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Power Definitions

Definitions of terms related to power
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Power domain


A collection of instances that use the same power supply during normal operation and that can be switched on or off at the same time. You can also associate boundary ports with a power domain to indicate that the drivers for these ports belong to the same power domain. The only leaf instances allowed are IP blocks and I/O pads. A power domain can be nested within another power domain.

At the physical level a power domain contains:
• A set of (regular) physical gates with a single power and a single ground rail connecting to the same pair of power and ground nets
• The nets driven by these physical gates
• A set of special gates such as level shifter cells, state retention cells, isolation cells, power switches, always-on cells, or multi-rail hard macros (such as, I/Os, memories, and so on) with multiple power and ground rails. At least one pair of the power or ground rails in these special gates or macros must be connecting to the same pair of power and ground nets as the (regular) physical gates connect to.

At the logic level a power domain contains:
• A set of logic gates that correspond to the (regular) physical gates of this power domain
• The nets driven by these logic gates
• A set of special gates such as level shifter cells, state retention cells, isolation cells, power switches, always-on cells, or multi-rail hard macros (such as, I/Os, memories, and so on) that correspond to the physical implementation of these gates in this power domain.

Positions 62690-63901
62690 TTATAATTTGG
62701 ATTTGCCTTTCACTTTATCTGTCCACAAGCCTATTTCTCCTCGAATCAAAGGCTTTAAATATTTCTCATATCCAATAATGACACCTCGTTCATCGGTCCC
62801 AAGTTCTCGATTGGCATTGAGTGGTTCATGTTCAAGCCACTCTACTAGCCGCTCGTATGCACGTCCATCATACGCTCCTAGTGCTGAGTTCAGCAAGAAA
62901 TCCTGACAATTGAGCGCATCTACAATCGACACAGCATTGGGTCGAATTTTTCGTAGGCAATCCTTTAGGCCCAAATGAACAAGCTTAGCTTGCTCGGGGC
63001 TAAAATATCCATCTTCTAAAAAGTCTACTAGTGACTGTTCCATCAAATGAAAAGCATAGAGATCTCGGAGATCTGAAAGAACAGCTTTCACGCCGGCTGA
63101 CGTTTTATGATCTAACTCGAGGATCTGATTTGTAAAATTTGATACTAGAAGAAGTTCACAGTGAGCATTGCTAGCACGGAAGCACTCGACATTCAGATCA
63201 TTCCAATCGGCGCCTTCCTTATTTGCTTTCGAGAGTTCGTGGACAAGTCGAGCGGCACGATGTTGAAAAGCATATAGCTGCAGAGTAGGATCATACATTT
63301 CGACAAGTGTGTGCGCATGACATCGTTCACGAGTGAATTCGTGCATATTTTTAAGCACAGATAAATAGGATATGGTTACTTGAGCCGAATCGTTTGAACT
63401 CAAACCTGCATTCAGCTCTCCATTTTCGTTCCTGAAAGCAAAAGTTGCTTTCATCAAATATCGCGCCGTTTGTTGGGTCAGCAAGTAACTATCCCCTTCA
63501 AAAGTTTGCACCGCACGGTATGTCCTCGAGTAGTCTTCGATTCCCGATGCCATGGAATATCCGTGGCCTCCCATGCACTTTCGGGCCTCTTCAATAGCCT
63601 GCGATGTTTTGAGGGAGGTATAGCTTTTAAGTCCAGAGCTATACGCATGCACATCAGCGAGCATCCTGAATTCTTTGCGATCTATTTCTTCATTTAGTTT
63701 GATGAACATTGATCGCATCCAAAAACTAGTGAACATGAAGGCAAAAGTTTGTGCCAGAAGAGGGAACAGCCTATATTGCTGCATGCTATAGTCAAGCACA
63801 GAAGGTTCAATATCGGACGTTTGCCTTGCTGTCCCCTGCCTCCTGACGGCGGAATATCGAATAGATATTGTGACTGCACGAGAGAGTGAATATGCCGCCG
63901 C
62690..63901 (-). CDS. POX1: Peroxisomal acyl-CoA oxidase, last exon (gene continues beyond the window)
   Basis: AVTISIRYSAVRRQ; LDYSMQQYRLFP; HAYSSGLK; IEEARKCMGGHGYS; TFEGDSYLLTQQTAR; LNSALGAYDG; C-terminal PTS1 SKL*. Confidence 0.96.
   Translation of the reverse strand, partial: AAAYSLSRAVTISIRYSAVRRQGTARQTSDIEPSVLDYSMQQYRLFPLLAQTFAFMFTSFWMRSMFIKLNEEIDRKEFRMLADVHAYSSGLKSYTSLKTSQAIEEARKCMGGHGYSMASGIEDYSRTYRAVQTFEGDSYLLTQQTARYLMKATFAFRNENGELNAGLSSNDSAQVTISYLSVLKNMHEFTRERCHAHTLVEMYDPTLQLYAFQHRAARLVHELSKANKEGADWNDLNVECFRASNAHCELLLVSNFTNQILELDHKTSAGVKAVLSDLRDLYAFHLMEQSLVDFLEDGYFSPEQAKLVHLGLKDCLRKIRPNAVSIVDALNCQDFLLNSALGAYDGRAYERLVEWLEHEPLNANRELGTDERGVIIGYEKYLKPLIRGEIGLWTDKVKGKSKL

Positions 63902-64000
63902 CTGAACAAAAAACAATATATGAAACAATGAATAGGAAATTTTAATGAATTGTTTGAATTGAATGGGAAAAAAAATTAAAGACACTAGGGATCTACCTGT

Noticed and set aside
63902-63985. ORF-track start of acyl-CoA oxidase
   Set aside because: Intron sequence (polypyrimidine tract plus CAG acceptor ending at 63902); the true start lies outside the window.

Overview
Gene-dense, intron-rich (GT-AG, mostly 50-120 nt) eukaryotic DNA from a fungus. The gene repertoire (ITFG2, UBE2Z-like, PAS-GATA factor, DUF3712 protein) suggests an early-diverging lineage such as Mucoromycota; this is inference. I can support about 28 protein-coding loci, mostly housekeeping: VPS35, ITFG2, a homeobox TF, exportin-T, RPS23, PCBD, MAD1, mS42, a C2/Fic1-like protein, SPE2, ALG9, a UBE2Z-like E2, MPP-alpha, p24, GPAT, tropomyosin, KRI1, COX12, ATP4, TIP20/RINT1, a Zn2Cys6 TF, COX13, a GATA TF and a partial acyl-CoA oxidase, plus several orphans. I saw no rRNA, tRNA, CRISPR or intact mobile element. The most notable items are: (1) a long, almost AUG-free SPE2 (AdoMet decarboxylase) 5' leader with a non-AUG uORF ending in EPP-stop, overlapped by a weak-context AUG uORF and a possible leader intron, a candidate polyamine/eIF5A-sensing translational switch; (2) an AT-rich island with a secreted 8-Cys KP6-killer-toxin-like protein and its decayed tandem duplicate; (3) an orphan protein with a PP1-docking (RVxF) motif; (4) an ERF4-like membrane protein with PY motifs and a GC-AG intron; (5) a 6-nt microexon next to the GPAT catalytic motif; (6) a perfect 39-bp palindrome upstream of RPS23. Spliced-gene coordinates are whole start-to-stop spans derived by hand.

At RTL a power domain contains:
• The computational elements (operators, process, function and conditional statements) that correspond to the logic gates in this power domain
• The signals that correspond to the nets driven by the corresponding logic gates.

Power Mode


A static state of a design in which each power domain operates on a specific nominal condition.

Power-down


The time from when the device decides to power off until the device is actually powered off.

Power shut-off


The time taken until the device is actually shut off.

Power-up


The time from when the device decides to power up until it is actually operational.

Always-On


A special device located in a switched-off domain, and whose power supply is continuous on even when the power supply for the rest of the logic in the power domain is off.

Isolation


Logic used to isolate signals between two power domains where one is switched on and one is switched off. The most common usage of such cell is to isolate signals originating in a power domain that is being switched off, from the power domain that receives these signals and that remains switched on.

Level Shifter


Logic to pass data signals between power domains operating at different voltages.

Power Clamp


A special diode cell to clamp a signal to a particular voltage.

Power Switch


Logic used to connect and disconnect the power supply from the gates in a power domain.

State Retention


Special flop or latch used to retain the state of the cell when its main power supply is shut off.


Page contents originally provided by Cadence Design Systems


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